This assignment will firstly explain the meaning of the following terms, communicative competence and metalinguistic awareness. Observations have shown that children do imitate older peers and adults when speaking as well as signs of creativity from an early age when developing language. Then the second section will evaluate the roles of creativity and imitation in regards to learning spoken English. This assignment will focus on the spoken English of young children.
Communicative competence - Is a term that refers to the way in which a language user communicates efficiently and successfully depends upon their communicative competence. Linguist Noam Chomsky depicted a variation within the term ‘linguistic’ which he divided into to competence and performance. The term linguistic performance is associated with incorrectly and/or repeated ungrammatical delivered actual utterances of language in use. Linguistic competence refers to the knowledge of the language system which will enable the speaker to distinguish the utterances that are grammatical in the language from those that are not. (Chomsky, 1965 cited in Book3, pg 48) However linguist Hymes believed speakers need to attain distinctive skills in performance such as what is the socially appropriate turn of phrase to accomplish the desired effect as well as knowing when to speak. With regards to children as well as learning the construction and sounds of particular languages they are actually learning the discourse procedures of their communities. The term also incorporates word meaning, grammar and pronunciations well as applying language aptly, verbally, written and non- verbal cues such as body language. (Book3, pg 201)
Metalinguistic awareness - Is a term used to define an individual’s ability to reflect on the use of language in with regards to clarifying the transfer of linguistic skills and knowledge across languages. When a language user’s metalinguistic awareness develops they start to create new and refined use of metaphors such as the simile “life is like a box of chocolates, you never know what you’re going to get” they also begin to realise that statements can have an implied meaning as well as a factual meaning. They may even start to identify sarcasm along with contrariness which connects with an individual’s capability of telling and /or understanding jokes, manipulating language (Kerper, 2009)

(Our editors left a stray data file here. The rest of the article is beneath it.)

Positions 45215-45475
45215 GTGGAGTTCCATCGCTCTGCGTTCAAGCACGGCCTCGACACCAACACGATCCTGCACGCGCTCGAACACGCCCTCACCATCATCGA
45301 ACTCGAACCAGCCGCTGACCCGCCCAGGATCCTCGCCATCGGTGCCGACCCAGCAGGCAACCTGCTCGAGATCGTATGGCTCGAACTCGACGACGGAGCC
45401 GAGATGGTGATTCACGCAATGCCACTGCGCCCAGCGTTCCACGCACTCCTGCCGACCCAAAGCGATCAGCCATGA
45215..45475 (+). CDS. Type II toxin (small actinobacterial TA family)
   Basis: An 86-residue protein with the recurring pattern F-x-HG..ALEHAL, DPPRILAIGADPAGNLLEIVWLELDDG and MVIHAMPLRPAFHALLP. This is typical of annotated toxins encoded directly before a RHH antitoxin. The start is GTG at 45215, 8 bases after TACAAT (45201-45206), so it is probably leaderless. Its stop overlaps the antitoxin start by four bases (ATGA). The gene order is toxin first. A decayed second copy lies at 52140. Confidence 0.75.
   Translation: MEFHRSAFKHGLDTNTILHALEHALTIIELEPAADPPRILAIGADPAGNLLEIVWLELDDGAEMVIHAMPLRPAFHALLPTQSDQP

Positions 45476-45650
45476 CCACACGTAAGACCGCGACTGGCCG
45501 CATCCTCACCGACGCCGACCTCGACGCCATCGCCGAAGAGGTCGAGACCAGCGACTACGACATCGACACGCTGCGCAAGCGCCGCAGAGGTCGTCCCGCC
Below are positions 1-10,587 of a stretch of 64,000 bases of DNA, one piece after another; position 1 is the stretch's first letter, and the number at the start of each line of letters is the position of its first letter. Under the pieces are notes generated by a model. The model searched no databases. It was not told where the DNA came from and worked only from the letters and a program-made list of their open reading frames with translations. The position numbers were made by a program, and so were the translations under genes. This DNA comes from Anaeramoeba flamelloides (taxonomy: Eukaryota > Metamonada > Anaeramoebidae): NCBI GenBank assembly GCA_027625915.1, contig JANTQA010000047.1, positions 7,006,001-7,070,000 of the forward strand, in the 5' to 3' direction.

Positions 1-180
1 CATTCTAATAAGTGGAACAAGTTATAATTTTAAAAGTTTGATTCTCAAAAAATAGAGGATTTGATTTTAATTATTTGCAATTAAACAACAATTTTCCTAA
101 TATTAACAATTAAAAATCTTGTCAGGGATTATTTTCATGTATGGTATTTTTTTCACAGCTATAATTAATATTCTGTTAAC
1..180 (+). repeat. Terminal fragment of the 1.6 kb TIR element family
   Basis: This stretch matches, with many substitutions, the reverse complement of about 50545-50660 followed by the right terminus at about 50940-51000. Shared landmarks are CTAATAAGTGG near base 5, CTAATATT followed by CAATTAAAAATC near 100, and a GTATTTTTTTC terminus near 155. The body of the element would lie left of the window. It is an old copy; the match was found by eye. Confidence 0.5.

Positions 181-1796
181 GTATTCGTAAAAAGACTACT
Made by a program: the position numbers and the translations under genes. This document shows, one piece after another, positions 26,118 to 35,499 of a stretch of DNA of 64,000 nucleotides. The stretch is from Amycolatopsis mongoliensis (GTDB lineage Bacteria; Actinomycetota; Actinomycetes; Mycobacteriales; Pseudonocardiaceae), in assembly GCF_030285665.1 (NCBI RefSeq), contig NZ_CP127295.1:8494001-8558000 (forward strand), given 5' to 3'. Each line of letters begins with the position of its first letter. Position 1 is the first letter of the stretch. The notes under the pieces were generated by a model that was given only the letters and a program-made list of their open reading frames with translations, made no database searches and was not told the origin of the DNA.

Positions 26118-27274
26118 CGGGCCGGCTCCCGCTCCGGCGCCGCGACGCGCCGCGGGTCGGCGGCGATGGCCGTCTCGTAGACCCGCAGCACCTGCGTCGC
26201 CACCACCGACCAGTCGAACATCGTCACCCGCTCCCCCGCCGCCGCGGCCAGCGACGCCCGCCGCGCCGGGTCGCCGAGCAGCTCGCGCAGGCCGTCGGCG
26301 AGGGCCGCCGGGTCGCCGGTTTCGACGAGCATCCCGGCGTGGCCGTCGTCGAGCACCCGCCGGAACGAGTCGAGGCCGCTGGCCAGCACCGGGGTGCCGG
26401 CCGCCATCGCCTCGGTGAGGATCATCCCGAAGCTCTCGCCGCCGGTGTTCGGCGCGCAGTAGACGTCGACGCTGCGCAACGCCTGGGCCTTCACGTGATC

Children can acquire language as a result of imitation however it isn’t the initial method into language acquisition due to children demonstrating creative practice of language. (Book 3, pg 27)
Infants produce a variety of sounds during the initial year of their life in addition to experimenting with vocal play. (Book 3, pg 8) The rate of development differs between each child, for example it is rare for a child to skip the babbling stage, which usually occurs at the average age of 11months, and another factor that assists speech development is physiological maturation. (Book 3, pg9)
Benedict, 1979 cited in Book 3, pg19 researched development of vocabulary of a small group of children (8) during the course of six months. The findings demonstrated children’s ability to understand and create words between the ages of 10 months and on average 1 year 9 months. By the time the child is 11 months and 15 days they are usually attain a comprehension vocabulary of twenty words. The process of attaining words in production takes longer than it does in comprehension, comprehension can usually occurs 4 months before production.
With regards to ‘imitation’ the role of the caregiver (a term used for those individuals who spend the most time interacting with and looking after the child.) (Book 3, pg 11) much research has been done in this area whereby the emphasis is on a pair in this case it involves the child and their main caregiver, this is also known as a term called a dyad. The findings from this research revealed...
Please join StudyMode to read the full document